7. 7. The concrete engagement of the European Union in the world is deeply marked by our continentstragic experience of extreme nationalism, wars and the absolute evil of the Shoah. It is inspired byour desire to avoid the same mistakes being made again.That is the foundation of our multilateral approach for a globalisation based on the twin principlesof global solidarity and global responsibility; that is what inspires our engagement with ourneighbouring countries and international partners, from the Middle East to Asia, from Africa to theAmericas.It defines our stance against the death penalty and our support for international justice embodied bythe International Court of Justice and the International Criminal Court, it drives our leadership inthe fight against climate change and for food and energy security; it underpins our policies ondisarmament and against nuclear proliferation.As a continent that went from devastation to become one of the worlds strongest economies, withthe most progressive social systems, being the worlds largest aid donor, we have a specialresponsibility to millions of people in need.In the 21st century it is simply unacceptable to see parents powerless as their baby is dying of lackof basic medical care, mothers compelled to walk all day in the hope of getting food or clean waterand boys and girls deprived of their childhood because they are forced to become adults ahead oftime.As a community of nations that has overcome war and fought totalitarianism, we will always standby those who are in pursuit of peace and human dignity.And let me say it from here today: the current situation in Syria is a stain on the worlds conscienceand the international community has a moral duty to address it.And as today marks the international human rights day, more than any other day our thoughts go tothe human rights defenders all over the world who put their lives at risk to defend the values thatwe cherish. And no prison wall can silence their voice. We hear them in this room today.And we also remember that last year on this very podium three women were honoured for theirnon-violent struggle for the safety of women and for women’s rights. As a Union built on thefounding value of equality between women and men, enshrined in the Treaty of Rome in 1957, weare committed to protecting womens rights all over the world and supporting womensempowerment. And we cherish the fundamental rights of those who are the most vulnerable, andhold the future in their hands: the children of this world. 7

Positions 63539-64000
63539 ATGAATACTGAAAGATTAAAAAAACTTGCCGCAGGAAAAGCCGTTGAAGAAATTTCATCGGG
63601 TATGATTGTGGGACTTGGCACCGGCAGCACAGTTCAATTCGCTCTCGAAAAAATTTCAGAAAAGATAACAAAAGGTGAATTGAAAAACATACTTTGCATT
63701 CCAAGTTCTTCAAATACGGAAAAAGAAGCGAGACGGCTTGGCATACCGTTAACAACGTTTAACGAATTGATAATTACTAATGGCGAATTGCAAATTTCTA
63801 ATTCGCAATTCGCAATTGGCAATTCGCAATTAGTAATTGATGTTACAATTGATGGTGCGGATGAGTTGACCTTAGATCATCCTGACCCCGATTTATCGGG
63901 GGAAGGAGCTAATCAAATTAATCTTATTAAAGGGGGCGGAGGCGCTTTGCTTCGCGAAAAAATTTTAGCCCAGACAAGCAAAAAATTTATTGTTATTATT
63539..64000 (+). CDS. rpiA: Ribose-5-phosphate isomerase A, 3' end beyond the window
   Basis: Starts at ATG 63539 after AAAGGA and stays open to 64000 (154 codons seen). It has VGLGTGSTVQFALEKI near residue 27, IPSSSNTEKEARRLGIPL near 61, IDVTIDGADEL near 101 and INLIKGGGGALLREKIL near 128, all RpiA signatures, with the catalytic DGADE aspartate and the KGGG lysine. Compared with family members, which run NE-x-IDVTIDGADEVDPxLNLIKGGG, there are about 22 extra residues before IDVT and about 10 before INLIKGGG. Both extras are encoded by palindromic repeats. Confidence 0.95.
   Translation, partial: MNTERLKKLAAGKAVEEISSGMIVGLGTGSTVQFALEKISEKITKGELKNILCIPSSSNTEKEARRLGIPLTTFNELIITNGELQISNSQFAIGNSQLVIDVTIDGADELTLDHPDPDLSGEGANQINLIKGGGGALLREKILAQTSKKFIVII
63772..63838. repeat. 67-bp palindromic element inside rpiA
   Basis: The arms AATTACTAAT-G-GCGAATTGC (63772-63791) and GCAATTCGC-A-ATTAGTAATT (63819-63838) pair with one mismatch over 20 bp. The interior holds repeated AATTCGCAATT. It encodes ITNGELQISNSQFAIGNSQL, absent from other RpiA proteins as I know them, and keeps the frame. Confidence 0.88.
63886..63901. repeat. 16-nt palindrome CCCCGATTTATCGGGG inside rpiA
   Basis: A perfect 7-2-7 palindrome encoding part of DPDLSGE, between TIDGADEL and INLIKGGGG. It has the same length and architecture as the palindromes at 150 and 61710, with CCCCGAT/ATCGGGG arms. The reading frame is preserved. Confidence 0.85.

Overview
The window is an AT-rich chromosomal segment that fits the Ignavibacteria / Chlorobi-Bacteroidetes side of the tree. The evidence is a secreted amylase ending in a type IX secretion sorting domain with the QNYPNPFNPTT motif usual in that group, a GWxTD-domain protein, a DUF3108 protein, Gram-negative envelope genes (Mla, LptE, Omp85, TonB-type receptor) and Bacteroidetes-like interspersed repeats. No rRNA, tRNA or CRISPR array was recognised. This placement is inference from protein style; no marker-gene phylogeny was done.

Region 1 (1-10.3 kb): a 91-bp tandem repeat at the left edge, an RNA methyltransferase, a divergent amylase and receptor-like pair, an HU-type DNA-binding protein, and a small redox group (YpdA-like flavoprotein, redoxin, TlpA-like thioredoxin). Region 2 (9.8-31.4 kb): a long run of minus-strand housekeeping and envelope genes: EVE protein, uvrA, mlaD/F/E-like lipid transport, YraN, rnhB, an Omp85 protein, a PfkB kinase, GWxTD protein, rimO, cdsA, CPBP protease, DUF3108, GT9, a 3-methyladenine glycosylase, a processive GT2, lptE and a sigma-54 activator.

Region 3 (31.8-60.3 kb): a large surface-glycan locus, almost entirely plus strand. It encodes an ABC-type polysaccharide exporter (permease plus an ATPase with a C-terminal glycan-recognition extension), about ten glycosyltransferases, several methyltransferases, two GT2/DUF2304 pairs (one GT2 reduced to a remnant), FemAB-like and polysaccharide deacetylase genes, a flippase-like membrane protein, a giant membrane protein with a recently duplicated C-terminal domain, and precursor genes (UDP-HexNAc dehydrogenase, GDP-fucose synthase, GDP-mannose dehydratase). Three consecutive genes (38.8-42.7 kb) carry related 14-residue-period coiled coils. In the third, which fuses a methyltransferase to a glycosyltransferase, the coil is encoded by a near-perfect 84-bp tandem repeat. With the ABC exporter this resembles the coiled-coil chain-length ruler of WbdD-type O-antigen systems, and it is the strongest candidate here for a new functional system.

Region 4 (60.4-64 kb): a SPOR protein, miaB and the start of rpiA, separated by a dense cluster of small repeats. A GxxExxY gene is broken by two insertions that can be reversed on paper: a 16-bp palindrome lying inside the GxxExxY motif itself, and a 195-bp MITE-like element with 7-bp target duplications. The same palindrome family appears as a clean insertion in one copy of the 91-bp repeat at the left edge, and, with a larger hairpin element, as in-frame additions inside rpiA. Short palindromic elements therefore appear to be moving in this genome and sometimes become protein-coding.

8. 8. As a successful example of peaceful reconciliation based on economic integration, we contribute todeveloping new forms of cooperation built on exchange of ideas, innovation and research. Scienceand culture are at the very core of the European openness: they enrich us as individuals and theycreate bonds beyond borders.Humbled, and grateful for the award of the Nobel Peace Prize, there is no better place to share thisvision than here in Norway, a country which has been giving so much to the cause of global peace.The "pacification of Europe" was at the heart of Alfred Nobels concerns. In an early version of hiswill, he even equated it to international peace.This echoes the very first words of the Schuman Declaration, the founding document of theEuropean Union. "La paix mondiale". "World Peace," it says, "cannot be safeguarded without themaking of creative efforts proportionate to the dangers which threaten it."My message today is: you can count on our efforts to fight for lasting peace, freedom and justice inEurope and in the world.Over the past sixty years, the European project has shown that it is possible for peoples and nationsto come together across borders. That it is possible to overcome the differences between "them" and"us".Here today, our hope, our commitment, is that, with all women and men of good will, the EuropeanUnion will help the world come together. ___________________ 8